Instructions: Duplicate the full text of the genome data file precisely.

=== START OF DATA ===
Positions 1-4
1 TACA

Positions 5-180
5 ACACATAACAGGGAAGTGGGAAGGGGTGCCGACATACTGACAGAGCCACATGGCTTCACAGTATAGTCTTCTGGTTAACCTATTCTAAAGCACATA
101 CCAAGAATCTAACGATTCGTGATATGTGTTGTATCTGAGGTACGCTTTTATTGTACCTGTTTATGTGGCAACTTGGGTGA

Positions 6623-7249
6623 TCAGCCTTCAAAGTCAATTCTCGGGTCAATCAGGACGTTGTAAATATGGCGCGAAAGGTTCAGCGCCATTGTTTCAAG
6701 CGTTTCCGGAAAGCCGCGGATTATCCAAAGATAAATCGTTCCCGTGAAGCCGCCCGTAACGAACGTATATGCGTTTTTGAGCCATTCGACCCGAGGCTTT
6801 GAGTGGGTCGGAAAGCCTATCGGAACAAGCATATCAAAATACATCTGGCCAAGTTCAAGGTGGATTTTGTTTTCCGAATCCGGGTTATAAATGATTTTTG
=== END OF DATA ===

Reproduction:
Positions 1-4
1 TACA

Positions 5-180
5 ACACATAACAGGGAAGTGGGAAGGGGTGCCGACATACTGACAGAGCCACATGGCTTCACAGTATAGTCTTCTGGTTAACCTATTCTAAAGCACATA
101 CCAAGAATCTAACGATTCGTGATATGTGTTGTATCTGAGGTACGCTTTTATTGTACCTGTTTATGTGGCAACTTGGGTGA

Positions 6623-7249
6623 TCAGCCTTCAAAGTCAATTCTCGGGTCAATCAGGACGTTGTAAATATGGCGCGAAAGGTTCAGCGCCATTGTTTCAAG
6701 CGTTTCCGGAAAGCCGCGGATTATCCAAAGATAAATCGTTCCCGTGAAGCCGCCCGTAACGAACGTATATGCGTTTTTGAGCCATTCGACCCGAGGCTTT
6801 GAGTGGGTCGGAAAGCCTATCGGAACAAGCATATCAAAATACATCTGGCCAAGTTCAAGGTGGATTTTGTTTTCCGAATCCGGGTTATAAATGATTTTTG